This morning, Congress passed the Cybersecurity Information Sharing Act of 2015, attached as the 14th rider to an omnibus budget bill. The bill is expected to be signed into law by the president later today.
Intended to ease sharing of information between corporations and the government, the bill had drawn controversy since its introduction last year. The Center for Democracy and Technology said it risked creating "a backdoor wiretap," while Sen. Ron Wyden (D-OR) called it "a surveillance bill by another name." Earlier this week, Sen. Diane Feinstein (D-CA) called the bill "an important first step to address a significant drain on our economy and threat to our national security."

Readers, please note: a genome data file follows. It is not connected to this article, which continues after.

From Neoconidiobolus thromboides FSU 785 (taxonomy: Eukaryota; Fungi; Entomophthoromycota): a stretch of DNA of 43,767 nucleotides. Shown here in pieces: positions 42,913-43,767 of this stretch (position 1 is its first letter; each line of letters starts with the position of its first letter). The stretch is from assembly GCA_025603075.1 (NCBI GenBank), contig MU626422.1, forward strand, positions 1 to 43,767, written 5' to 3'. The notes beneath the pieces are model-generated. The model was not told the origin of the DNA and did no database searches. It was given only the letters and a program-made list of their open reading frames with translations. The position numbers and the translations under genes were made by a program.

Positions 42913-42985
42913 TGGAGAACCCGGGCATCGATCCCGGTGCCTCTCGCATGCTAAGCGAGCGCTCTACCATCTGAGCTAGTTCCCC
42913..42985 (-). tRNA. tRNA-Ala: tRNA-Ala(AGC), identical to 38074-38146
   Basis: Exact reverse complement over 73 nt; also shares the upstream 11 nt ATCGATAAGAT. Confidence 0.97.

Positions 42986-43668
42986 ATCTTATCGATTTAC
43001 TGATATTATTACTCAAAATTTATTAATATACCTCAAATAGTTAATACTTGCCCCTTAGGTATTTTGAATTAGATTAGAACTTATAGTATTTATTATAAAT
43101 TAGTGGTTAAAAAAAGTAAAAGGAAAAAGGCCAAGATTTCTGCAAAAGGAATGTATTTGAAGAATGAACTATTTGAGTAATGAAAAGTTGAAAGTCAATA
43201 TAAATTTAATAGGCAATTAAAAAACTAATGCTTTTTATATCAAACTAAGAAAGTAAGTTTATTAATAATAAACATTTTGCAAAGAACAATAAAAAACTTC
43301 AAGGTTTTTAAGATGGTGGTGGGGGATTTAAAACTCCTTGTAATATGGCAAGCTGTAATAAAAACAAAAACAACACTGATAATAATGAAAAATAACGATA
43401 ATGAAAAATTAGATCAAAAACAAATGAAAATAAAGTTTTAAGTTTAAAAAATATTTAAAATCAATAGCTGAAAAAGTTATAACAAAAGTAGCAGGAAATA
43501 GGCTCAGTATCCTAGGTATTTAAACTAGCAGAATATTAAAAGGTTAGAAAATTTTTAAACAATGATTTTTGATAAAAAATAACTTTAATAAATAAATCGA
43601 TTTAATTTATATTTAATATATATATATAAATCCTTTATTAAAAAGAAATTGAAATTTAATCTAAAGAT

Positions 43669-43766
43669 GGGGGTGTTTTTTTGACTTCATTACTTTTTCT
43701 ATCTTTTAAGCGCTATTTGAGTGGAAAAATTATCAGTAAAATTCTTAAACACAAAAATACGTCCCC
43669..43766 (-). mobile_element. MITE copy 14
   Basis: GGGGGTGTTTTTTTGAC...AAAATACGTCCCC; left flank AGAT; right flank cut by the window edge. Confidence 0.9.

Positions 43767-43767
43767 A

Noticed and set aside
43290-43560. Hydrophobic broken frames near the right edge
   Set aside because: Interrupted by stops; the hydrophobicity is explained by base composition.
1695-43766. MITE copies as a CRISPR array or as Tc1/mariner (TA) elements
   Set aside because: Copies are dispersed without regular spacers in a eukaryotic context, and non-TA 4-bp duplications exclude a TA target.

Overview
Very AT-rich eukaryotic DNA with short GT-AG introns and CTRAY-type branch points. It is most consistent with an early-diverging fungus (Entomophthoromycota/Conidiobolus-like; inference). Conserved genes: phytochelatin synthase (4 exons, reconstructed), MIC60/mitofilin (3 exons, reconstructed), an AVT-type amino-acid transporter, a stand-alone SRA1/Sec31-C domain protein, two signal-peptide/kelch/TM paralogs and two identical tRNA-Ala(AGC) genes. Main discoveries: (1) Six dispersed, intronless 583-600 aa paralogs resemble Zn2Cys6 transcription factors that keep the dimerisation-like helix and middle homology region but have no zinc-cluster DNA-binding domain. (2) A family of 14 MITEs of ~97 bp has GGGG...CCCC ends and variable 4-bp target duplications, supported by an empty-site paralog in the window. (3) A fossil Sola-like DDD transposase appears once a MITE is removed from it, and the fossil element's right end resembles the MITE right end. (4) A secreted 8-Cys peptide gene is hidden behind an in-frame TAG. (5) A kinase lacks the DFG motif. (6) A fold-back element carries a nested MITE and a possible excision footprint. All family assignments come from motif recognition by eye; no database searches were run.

The bill passed by Congress also strips away many of the previous anonymization provisions included in previous versions of CISA, which has drawn significant criticism from the security community. In effect, the new language clears the way for an open channel between tech companies and the government, unaffected by existing privacy laws.
"Organizations can now directly share raw data with several agencies with no protection or anonymity," says Joseph Pizzo, an engineer at Norse Security. "There may have been a small cost associated with anonymizing the data, but now that this requirement has been removed and organizations may feel that they’re helping, I don’t foresee any work moving forward to protect consumer data."